Cryptocurrency derivatives exchange BitMEX experienced a trading engine outage on Tuesday afternoon UTC beginning at 12:15.
The platform updated its status page with the notification,
“The Trading Engine is currently offline. We’re working to bring it back online as soon as possible. Further updates to follow shortly.” This was 12.13. 17 minutes later, it was still working on figuring out the problem updating “We are continuing to investigate this issue.”
It was an hour before the platform gave another update.
“We’re bringing the BitMEX platform back online, initially via cancel-only mode until 13:40 UTC, where no new orders can be placed.”
The cancel-only mode serves to protect any trader from losses if current market conditions have changed and the execution of a previously placed order would mean a negative return. It is an option that traders can take if they believe that their market timing will be wrong if they open a position presently.
“All funds are safe, withdrawals will be delayed until after the outage has been resolved. No liquidations have occurred during the downtime,” the exchange added.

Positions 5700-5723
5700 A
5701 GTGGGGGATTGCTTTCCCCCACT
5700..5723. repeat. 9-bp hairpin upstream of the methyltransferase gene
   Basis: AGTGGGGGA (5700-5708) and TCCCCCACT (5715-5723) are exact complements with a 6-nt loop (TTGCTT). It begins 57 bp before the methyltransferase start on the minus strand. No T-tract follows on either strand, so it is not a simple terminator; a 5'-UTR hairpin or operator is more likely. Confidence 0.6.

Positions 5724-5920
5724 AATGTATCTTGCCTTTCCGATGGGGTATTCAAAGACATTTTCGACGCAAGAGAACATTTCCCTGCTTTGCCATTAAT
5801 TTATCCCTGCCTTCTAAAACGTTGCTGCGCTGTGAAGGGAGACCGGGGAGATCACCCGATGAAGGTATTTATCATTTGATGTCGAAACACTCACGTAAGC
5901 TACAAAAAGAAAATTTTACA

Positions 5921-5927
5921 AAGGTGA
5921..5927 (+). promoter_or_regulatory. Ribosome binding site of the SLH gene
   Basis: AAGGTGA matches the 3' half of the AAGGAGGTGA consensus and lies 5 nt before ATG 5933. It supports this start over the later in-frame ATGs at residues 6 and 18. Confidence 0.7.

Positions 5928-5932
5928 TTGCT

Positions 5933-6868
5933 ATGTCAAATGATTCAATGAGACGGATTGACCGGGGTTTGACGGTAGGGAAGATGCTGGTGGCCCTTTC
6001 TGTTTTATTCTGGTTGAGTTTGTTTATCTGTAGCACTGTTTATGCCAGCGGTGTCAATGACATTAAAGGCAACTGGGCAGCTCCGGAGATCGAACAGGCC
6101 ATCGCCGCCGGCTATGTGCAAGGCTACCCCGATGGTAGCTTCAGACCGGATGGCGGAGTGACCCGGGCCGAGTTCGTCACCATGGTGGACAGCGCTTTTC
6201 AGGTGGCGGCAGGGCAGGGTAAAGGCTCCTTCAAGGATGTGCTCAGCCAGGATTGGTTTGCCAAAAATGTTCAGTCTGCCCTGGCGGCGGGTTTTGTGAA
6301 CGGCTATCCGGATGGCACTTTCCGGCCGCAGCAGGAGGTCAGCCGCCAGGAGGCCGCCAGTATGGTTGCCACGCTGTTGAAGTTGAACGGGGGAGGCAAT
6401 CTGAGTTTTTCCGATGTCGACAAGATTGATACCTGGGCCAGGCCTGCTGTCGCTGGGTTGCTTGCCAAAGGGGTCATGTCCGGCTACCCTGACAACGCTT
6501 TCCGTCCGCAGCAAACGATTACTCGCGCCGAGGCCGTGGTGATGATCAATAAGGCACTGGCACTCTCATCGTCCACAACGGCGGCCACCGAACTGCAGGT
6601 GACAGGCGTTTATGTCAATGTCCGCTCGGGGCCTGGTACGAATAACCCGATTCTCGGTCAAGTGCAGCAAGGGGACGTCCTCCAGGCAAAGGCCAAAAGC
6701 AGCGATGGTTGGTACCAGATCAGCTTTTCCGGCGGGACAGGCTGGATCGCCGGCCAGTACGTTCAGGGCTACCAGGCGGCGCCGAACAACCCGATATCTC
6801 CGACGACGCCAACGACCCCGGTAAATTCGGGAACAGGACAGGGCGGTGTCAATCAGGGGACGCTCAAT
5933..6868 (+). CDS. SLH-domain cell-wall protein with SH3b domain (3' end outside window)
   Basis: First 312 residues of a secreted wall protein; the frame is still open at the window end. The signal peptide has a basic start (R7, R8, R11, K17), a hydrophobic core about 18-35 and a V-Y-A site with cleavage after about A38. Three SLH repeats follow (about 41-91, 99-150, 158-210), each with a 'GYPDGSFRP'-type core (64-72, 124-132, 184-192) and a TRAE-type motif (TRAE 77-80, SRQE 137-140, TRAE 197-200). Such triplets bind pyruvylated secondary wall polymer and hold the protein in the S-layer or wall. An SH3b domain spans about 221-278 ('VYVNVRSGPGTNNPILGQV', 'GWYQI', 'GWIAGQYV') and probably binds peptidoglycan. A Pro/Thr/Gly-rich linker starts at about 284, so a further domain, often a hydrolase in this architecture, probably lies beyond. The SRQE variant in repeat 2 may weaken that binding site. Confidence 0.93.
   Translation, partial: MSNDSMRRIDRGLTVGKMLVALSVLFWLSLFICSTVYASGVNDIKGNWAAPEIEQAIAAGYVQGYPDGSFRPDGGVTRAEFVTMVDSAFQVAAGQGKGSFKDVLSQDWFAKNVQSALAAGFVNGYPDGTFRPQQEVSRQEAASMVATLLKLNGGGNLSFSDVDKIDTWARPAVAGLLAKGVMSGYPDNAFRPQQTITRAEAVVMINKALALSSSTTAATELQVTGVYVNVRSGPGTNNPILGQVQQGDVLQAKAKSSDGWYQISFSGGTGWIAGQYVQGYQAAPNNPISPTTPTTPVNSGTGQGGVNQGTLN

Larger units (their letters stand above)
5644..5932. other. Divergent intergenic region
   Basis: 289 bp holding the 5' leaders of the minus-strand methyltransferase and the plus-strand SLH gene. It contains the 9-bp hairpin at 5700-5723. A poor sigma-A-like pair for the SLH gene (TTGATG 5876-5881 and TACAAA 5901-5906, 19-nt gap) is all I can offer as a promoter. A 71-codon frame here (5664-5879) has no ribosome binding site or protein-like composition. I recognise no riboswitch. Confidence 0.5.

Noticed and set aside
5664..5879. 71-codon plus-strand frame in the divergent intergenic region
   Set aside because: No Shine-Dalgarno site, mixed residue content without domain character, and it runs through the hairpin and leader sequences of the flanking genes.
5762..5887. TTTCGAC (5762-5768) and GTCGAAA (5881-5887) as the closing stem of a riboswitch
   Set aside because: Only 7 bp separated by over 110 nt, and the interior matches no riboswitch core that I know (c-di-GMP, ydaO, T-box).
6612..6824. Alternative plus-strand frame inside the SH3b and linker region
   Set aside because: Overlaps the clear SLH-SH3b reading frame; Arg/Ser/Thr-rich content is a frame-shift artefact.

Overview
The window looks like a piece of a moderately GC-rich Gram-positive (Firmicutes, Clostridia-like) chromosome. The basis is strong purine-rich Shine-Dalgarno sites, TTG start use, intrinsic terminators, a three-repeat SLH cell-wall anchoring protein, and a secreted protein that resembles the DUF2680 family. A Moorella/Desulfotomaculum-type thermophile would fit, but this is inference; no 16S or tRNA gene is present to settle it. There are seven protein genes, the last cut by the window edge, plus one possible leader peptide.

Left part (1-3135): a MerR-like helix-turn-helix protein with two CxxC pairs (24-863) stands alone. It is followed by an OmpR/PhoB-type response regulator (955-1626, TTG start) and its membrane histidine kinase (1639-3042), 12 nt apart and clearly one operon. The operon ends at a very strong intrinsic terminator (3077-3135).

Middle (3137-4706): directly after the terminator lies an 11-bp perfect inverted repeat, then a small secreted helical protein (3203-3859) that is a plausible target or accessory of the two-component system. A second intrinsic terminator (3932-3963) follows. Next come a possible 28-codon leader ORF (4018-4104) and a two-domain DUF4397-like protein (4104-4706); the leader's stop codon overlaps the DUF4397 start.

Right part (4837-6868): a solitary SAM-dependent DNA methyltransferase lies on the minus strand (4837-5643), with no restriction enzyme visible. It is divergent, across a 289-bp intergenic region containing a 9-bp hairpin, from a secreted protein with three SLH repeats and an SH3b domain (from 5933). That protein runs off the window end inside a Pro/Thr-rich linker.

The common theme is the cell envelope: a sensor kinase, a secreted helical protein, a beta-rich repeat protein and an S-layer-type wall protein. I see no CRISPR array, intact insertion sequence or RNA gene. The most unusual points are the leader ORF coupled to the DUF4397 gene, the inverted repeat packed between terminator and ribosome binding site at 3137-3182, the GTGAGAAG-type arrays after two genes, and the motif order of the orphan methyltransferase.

The trading engine came back online at 13:40 UTC, more than an hour since the onset of the downtime and as expected, it initially only allowed for order cancelations from full operations were enabled. The last time that BitMEX experienced another similar downtime was back on March 13th, when the exchange reported suffering a DDoS (distributed denial of service) attack that resulted in the exchange going offline for approximately 30 minutes according to a postmortem post.
It is not known what caused this latest trading engine failure. BitMEX said that a detailed postmortem “will be shared publicly within the next few days.” The exchange’s API and website were unaffected during the Tuesday incident which comes only days after BitMEX was taken to court to answer to allegations of financial misconduct.
According to the plaintiff – BMA LLC – BitMEX has been engaging in racketeering, money laundering, and wire fraud while its top executives Arthur Hayes, Ben Delo, and Samuel Reed are also conjoined in the case for operating an unlicensed money transmitting business. The case was filed in the United States District Court for the Northern District of California on Saturday, May 16th.